NEW YORK (TheStreet) -- Economists knew the first quarter was bad but not this bad. Stocks sold off on Tuesday after weak trade data prompted worries that revised macro numbers could show the U.S. economy contracted in the first quarter.
The S&P 500 dropped 1.2% while the Dow Jones Industrial Average declined 0.79% and the Nasdaq tumbled 1.6%.
The U.S. trade deficit jumped to $51.4 billion in March, hitting a six-year high and far wider than the $41.7 billion some had estimated. Imports increased after the nine-month slowdown at West Coast ports caused a backlog of cargo that is now being cleared.
"The revisions to the trade data will be enough to reduce the real GDP growth rate in Q1 by 0.5 percentage point," Wells Fargo's Jay H. Bryson and Tim Quinlan wrote in a note. "With the preliminary estimate showing that real GDP edged up at an annualized rate of only 0.2% in Q1, revised GDP data could very well show a slightly negative growth rate in the first quarter."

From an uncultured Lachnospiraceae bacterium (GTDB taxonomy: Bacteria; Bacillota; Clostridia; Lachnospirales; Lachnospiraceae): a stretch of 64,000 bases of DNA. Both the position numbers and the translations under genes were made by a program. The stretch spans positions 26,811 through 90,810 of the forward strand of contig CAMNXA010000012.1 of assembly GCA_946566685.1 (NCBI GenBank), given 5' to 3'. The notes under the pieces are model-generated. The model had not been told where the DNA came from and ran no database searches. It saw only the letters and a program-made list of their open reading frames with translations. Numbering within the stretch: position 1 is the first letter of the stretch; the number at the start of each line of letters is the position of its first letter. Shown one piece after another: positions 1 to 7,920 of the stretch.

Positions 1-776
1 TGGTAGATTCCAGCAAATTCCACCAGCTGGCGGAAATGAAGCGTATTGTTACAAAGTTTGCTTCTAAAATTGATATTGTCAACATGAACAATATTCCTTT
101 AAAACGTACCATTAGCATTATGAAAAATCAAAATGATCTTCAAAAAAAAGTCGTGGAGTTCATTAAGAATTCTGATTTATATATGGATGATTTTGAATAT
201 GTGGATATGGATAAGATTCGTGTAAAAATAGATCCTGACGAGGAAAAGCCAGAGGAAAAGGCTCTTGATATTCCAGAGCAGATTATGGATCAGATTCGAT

Salesforce.com (CRM) shares were briefly halted after volatile trading. The price of the cloud-computing company's shares jumped 1.7%, to $72.78, after the pause was lifted. Shares have been on the move over the past week on reports the company has been approached by an unnamed potential acquirer. Bloomberg reported Microsoft (MSFT) is evaluating a possible bid for Salesforce.
Crude oil jumped above $60 a barrel for the first time since Dec. 11, 2014. Commodity prices were higher after protesters shut down a Libyan port, temporarily halting exports. Oil prices have plummeted since last summer as markets faced oversupply and weakening demand. West Texas Intermediate crude was up 2.5% to $60.40 a barrel.